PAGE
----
A New Danger for the Hawaiian Monk Seal

Hawaiian Monk Seal and Pup Photo by: US Fish and Wildlife Service
After Rachel Carson wrote Silent Spring in 1962, people rallied against the use of DDT as an insecticide because of the threat it posed to Bald Eagles and other birds. Just like the United States would not be the same without the Bald Eagle, so too would Hawaii change forever if it lost its state mammal, the Hawaiian Monk Seal.

Despite their importance and generally adorable nature the Monk Seals are one of the most endangered species in the world. Their population has continued to decline after nearly being hunted to extinction in the 19th century and their current population is estimated at less than 1,100. Although they are listed under the Endangered Species Act (ESA) they continue to face new challenges that threaten their continued survival.

The Monk Seal is a charismatic, tropical seal that can only be found in the Hawaiian Islands and are one of only two indigenous mammals. Today they are known as Monk Seals, named for the folds of skin on their heads which resembles a monk’s hood.

Hawaiian Monk Seal photo by: U. S. Fish and WIldlife Service
To the ancient Hawaiians however they were llio holo I ka uaua which means ‘dog that runs in rough water.’ Instead of running they seem to fly through the water, darting easily through the waves before plunging into the depths, leaving only the memory of a silvery-grey back and flippers behind. When they are born they measure a mere 3 feet in length as are around 35 lb. By the time they reach adulthood they weigh in between 375 and 450 lbs and are between 7 and 7.5 feet long.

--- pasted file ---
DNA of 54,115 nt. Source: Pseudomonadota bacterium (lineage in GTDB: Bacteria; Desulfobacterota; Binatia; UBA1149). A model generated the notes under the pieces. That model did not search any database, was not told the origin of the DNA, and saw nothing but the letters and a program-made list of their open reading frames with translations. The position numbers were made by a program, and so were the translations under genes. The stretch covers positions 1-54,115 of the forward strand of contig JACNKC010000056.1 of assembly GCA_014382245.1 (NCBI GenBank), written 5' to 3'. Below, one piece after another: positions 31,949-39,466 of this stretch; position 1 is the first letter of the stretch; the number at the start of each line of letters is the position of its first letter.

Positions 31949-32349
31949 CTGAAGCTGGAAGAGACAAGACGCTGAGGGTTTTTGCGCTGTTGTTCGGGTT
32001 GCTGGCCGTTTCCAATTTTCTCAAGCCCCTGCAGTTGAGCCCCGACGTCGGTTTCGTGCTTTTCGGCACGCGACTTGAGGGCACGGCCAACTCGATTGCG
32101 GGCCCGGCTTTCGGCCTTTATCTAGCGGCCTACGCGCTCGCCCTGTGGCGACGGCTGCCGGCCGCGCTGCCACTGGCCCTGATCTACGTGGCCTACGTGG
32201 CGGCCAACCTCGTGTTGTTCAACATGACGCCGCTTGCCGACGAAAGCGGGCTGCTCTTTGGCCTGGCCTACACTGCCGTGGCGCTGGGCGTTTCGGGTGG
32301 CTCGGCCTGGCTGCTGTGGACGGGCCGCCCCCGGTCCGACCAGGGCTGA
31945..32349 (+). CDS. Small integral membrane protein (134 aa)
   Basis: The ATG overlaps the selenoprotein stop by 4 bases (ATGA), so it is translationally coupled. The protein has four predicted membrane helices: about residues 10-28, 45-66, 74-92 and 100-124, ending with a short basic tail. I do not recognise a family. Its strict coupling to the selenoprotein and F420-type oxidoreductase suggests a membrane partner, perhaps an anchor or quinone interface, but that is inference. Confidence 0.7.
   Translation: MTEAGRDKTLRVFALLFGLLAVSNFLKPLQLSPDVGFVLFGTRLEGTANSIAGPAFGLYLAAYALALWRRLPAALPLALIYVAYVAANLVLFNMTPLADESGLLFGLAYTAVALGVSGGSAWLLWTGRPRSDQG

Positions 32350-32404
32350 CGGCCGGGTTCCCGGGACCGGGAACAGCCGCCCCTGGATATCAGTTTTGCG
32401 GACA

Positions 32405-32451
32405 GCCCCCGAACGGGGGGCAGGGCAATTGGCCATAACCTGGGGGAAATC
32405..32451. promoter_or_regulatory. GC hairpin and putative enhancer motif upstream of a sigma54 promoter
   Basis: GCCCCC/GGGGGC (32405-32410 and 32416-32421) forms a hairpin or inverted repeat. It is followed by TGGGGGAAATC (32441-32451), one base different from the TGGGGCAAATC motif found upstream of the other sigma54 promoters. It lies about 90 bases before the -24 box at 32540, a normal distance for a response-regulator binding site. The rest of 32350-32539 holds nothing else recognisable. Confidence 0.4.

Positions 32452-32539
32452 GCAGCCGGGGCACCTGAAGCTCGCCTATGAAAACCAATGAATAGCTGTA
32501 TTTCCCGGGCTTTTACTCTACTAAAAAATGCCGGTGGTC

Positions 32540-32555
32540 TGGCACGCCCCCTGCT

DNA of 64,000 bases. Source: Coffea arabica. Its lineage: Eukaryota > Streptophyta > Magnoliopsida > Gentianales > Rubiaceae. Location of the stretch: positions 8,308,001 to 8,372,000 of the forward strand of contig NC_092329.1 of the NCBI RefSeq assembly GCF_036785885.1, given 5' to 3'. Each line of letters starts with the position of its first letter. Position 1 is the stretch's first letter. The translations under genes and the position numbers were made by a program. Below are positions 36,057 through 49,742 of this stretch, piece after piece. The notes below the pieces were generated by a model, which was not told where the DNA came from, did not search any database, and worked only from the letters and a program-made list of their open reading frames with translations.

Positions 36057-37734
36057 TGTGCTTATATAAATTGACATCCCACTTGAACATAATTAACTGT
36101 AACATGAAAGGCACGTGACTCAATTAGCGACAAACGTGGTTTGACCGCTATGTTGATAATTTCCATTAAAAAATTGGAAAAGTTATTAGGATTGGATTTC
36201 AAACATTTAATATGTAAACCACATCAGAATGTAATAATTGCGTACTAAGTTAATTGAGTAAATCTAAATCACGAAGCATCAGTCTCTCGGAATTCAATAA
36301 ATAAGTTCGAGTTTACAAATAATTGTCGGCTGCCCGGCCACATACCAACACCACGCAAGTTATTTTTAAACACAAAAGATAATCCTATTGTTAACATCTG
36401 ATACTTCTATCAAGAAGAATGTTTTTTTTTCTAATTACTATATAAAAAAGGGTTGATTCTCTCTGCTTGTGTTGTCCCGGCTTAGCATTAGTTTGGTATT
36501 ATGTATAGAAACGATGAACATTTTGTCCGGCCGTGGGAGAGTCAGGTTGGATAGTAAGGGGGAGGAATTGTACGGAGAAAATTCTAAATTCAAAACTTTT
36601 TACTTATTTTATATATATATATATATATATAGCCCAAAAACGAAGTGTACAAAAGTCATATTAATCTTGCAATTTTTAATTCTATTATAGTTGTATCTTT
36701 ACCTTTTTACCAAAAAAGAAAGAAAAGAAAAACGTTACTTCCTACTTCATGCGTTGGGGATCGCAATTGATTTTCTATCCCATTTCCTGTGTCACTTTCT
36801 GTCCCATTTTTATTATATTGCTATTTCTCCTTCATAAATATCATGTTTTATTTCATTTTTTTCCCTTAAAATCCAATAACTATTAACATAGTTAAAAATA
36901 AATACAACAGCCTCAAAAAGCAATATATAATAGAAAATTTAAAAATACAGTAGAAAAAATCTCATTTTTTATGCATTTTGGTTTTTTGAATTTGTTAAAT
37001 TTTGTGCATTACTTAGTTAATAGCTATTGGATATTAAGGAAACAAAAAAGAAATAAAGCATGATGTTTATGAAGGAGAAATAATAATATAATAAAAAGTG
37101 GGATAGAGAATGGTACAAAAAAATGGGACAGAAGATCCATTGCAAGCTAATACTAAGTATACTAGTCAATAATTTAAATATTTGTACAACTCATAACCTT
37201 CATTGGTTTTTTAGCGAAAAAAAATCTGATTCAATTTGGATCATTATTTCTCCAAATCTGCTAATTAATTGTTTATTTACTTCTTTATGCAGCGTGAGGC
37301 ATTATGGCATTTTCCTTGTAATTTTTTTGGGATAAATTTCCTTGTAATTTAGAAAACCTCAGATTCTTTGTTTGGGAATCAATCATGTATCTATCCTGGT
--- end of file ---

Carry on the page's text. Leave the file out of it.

Like many species the monk seal relies on a specific type of habitat to survive. Like humans, they enjoy sun bathing on the warm, sandy beaches where they can at times be seen lounging in the sun. Most of their time, however, is spent swimming through the warm subtropical waters around atolls, islands and offshore on reefs and submerged banks. Maintaining a safe and healthy habitat is critical for their continued existence.

Recently the National Oceanic and Atmospheric Administration (NOAA) proposed a revision to the monk seal critical habitat. This new designation would include the established critical habitat in the Northwestern Hawaiian Islands and aims to include other areas throughout the main Hawaiian Islands. The recommendation is based on substantial scientific information and aims to protect habitat for reproduction, rearing of offspring, foraging, resting and habitat protected from disturbance and also included economic and national security concerns among other things.

Despite their endangered status, there is much debate over the revised critical habitat designation from people such as the former governor of Hawaii Linda Lingle. Her argument stems from the idea that this new designation would negatively impact humans and that we should take a ‘people first’ approach.

Policies do need to take into account the impact on people but something must be done before this unique species is gone forever. We have a duty to ensure their continued survival which means helping to protect their critical habitat areas.

Our affiliate organization, Conservation Council for Hawaii has been working tirelessly to help protect the Monk Seals and other endangered species in Hawaii where Climate Change and other pressures have had a large impact on many native species. You can also hear about Monk Seals from Ranger Rick and learn more about what you can do to help endangered species like the Monk Seal and others in your area.